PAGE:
Monday, August 29, 2011

Irene Knocks Out Trees, Power Across South Shore

By Lisa E. Crowley
BROCKTON—Douglas Avenue resident Lucy Nugent knows exactly why her electricity has been out since 1 p.m. Sunday.
Nugent was on the second floor of her home at 14 Douglas Avenue sewing when a large, and old tree (pictured at top) was knocked over, taking down electrical lines with it during a wind surge as Tropical Storm Irene roared up the East Coast, leaving more than 700,000 customers in Massachusetts without electricity during the height of the storm Sunday, Aug. 28.
“There was a thud…and a noise like a muffled crash and then the lights, and everything went off,” Nugent said.
Nugent said being without power has been “no big deal,” and expects, and hopes, her electricity will be restored by nightfall.
Surrounded by Winter Street and Howard Street, Nugent said areas all around Douglas have electricity, but Douglas seems to be on its own.
“We must be on some type of grid of its own,” Nugent said.
As of about 11:45 a.m. today, National Grid reported more than 77,000 power outages in Plymouth County, including more than 27,000 in Brockton, 6,500 in Pembroke, nearly 5,700 in Scituate, and nearly 10,000 more in East Bridgewater and Bridgewater.
Hayward Street, on the West Bridgewater border, was closed to traffic as crews worked to clear utility lines of trees and restore electrical service to the area. (Pictured at right)
By the time Irene reached Massachusetts it had been downgraded from a hurricane to a tropical storm and although she did not reach the destructive force felt during Hurricane Bob in 1991, and Gloria in 1985, it has been reported Irene is responsible for 18 deaths along her path and severe flooding in coastal areas including Long Island and Cape Cod, and surging, deadly rivers in Vermont.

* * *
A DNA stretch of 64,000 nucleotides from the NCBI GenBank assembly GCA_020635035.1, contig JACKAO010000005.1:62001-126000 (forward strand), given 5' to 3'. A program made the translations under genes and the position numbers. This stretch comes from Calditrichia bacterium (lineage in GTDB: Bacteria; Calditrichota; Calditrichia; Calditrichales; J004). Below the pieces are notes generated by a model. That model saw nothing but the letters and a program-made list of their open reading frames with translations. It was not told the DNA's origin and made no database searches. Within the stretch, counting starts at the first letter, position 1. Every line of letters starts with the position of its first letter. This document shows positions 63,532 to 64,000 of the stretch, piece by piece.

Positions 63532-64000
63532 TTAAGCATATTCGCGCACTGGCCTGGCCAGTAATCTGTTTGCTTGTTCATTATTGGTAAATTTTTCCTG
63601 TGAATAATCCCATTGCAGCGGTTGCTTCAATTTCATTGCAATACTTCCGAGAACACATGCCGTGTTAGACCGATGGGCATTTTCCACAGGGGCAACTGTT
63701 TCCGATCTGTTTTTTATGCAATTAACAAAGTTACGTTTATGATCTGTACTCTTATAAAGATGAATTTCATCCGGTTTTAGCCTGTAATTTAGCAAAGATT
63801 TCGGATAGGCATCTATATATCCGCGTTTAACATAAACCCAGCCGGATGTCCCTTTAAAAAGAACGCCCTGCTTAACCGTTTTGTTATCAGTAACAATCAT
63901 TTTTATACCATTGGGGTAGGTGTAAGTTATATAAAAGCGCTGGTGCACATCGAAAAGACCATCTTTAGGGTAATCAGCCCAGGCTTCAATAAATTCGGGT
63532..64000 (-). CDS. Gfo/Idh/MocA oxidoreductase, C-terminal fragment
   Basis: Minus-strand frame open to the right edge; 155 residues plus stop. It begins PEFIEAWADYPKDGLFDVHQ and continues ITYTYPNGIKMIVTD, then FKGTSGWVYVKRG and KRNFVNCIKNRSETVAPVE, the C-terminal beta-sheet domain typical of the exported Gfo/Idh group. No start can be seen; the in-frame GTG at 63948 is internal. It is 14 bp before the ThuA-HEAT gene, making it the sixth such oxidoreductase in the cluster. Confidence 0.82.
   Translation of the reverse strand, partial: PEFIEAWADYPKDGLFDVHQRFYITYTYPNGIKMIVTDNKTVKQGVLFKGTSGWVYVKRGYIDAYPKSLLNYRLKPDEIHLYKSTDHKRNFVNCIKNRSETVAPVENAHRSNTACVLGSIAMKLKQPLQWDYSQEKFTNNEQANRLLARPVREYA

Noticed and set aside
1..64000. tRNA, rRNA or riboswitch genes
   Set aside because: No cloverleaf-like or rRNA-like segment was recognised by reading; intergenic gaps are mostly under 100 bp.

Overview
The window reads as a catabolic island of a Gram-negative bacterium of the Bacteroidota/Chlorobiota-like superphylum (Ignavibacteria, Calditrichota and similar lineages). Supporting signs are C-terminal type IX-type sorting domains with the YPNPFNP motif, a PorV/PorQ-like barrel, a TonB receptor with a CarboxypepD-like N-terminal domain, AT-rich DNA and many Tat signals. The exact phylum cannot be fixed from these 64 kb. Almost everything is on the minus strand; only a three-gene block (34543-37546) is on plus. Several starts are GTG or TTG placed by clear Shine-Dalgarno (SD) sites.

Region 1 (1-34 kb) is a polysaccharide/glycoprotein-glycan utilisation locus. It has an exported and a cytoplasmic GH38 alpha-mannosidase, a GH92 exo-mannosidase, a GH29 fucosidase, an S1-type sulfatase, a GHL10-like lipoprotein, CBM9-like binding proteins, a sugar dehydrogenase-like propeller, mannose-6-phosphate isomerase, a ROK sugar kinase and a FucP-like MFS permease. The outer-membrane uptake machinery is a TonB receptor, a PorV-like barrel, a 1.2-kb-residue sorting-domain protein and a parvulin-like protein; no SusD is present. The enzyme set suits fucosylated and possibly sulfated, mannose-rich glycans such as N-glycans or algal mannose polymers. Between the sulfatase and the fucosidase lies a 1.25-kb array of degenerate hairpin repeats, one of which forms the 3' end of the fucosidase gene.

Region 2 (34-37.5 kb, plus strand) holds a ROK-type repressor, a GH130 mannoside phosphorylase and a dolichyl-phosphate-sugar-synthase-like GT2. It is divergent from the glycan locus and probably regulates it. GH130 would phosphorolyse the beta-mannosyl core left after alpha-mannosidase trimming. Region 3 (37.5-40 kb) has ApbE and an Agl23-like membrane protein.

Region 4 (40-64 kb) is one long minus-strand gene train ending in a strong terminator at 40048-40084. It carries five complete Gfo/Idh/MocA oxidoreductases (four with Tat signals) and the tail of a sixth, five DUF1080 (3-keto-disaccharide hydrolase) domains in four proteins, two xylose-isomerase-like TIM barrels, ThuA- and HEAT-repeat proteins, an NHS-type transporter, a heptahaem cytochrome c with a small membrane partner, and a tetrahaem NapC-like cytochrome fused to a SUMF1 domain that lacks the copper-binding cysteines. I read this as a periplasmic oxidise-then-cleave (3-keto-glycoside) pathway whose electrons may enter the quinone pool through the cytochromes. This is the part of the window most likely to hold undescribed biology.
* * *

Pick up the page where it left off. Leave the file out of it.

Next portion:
From Virginia to Maine, residents are taking stock of the storm the National Weather Service estimated cut a swatch more than 300 miles outward from its center.
Logan Airport in Boston canceled more than 15,000 flights and Amtrak canceled service on most of the East Coast and as of this afternoon, Amtrak service is still not at full-capacity.
During the height of the storm, sheets of rain pummeled the South Shore as wind wildly whipped trees and shrubs.
Blue Hills Weather Observatory reported winds up to 81 mph. Gusts averaged 40 to 60 mph throughout the day.
Birute Silvia, a Keith Avenue extension resident, sweeps sticks, twigs and leaves that have been left on her driveway.
She is concentrating on the small debris, because the more than 30-foot tree that came crashing down from her neighbor’s yard has bisected her backyard and crushed numerous shrubs, plants and decorations in her award-winning gardens.
(Pictured at right)
Like thousands of others, Silvia, 72, said she is learning the steps she now has to take to contact her homeowner’s insurance and figure out who is responsible to pay for the damage to her garden from her neighbor’s tree.
“It is what it is,” Silvia said.

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